1. Fakebook campaign: A report by The New York Times and Yedioth Ahronoth shines light on a large social network campaign by Likud that reportedly uses fake profiles to artificially push the party’s message.
- The report is based on a study set to come out by a group policing questionable social media behavior ahead of the election.
- Ronen Bergman, reporting for The Times and Yedioth, writes that “154 of the accounts [on Facebook and Twitter] use fake names and another 400 accounts are suspected of being fake. The accounts appear to be operated by people, not bots, making them much harder to detect, according to the report.”
- Among those pushing Prime Minister Benjamin Netanyahu to Facebook followers is someone named Moshe, whose picture is actually that of Greek model Theo Theodoridis.
- Netanyahu’s son Yair, who seems to spend much of his time online arguing with people, has retweeted members of the fake network 154 times. “Similarly, the network ‘liked’ and replied to his messages 1,481 times, and shared his messages 429 times.”
- The report traces the network of fake accounts to a man in Ashdod named Yitzhak Haddad, who apparently posted a YouTube video offering to pay people to spread political messages online, though he refuses to speak to Bergman about his involvement.
2. Secret activist: Yedioth, which goes into far more detail about the campaign, also has more info on Haddad, including a conversation in which he calls himself a “secret activist” and talks about the funding for the initiative.
- “I don’t want to say [it costs] tens of millions, but they are investing a ton of money. It costs a lot. Nobody here is volunteering,” he says.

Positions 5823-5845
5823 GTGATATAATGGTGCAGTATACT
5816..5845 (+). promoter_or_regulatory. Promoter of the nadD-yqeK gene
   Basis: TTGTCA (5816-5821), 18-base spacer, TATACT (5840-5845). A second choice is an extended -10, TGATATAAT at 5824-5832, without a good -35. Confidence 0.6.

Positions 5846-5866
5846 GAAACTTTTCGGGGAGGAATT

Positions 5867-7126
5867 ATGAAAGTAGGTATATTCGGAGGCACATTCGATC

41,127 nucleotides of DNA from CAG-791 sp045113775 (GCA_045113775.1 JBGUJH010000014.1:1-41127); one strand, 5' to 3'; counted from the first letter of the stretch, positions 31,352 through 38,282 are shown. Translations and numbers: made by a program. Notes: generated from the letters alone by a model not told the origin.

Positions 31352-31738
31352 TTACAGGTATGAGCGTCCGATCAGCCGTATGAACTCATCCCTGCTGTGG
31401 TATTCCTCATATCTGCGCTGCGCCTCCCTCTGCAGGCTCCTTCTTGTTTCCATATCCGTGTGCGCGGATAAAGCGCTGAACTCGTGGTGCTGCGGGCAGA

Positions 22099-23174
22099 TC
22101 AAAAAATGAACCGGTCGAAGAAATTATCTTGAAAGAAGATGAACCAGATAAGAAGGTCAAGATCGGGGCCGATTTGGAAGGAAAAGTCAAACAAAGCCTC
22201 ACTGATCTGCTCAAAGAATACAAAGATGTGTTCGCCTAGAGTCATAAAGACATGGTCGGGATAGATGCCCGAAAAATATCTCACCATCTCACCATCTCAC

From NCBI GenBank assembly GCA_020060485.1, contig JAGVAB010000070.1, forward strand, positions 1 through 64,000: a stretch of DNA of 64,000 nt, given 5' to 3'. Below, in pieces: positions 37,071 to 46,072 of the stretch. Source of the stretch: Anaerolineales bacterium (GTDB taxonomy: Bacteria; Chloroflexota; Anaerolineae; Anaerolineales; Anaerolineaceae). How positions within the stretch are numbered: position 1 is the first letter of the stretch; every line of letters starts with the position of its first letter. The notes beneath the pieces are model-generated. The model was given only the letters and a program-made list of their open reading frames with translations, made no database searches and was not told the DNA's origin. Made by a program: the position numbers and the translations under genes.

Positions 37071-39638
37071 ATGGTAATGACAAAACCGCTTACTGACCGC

- Jonathan Urich, who runs social media for Likud, at first tells Bergman he knows Haddad, but later says he only knows him through Facebook.
- Haddad does not say who is funding the campaign, but says he is well connected to the party, which could be accused of campaign fraud if investigators are able to tie the network to it. Under current rules, paid campaign material has to be clearly marked.
- As for funding, parties do not have to file on that until well after the election.
- The report itself is funded by the Israeli Alliance, an Israeli liberal-leaning organization, and was funded through Drove, an Israeli online crowdfunding site. According to the Israeli Alliance’s website, the group receives its own funding from US-based Tides Foundation, a US charity fund that currently lists as its only Israeli partner the left-wing NGO Adalah-The Legal Center for Arab Minority Rights in Israel.
- Last week, The Times of Israel reported that Facebook had removed 30 accounts suspected of being fake by Israel Internet Association head Prof. Karine Nahon, with hundreds more being looked into. The lion’s share of the accounts belonged to Likud, though a few others were associated with backing Benny Gantz and Yair Lapid’s centrist Blue and White party, Moshe Feiglin’s right-wing Zehut and general right-wing ideology.
3. Friends in low places: Gantz seemingly has enough to worry about with real news, let alone the fake stuff. A new batch of leaked recordings aired by Channel 13 Sunday night features the party leader saying he’s “not sure” about a single member of his party’s senior leadership.
- The recordings also feature Gantz saying he could sit in a Netanyahu government in order to keep it from being pulled to the right, despite him saying he would not do such a thing.
- “Let’s say that he wins the election, a week later (US President Donald) Trump puts forward a (peace) plan and the people of Israel look at Benny Gantz and say, ‘Come, let’s shield Netanyahu,’ because otherwise (far-right MK Bezalel) Smotrich will kill the last option (we have) to do something.”
- Likud-backing Israel Hayom plays up the comments, noting that they aired just minutes after Gantz repeated his promise not to sit in a Netanyahu government and plays up his comments as “shooting inside the APC.”
4. Benny live: Gantz will have a chance to clarify himself, in English, Tuesday night.
- Gantz will be interviewed by ToI’s editor David Horovitz at 7:30 p.m. Tuesday at the Dan Panorama Hotel, 10 Kaufman Street, Tel Aviv. Register here.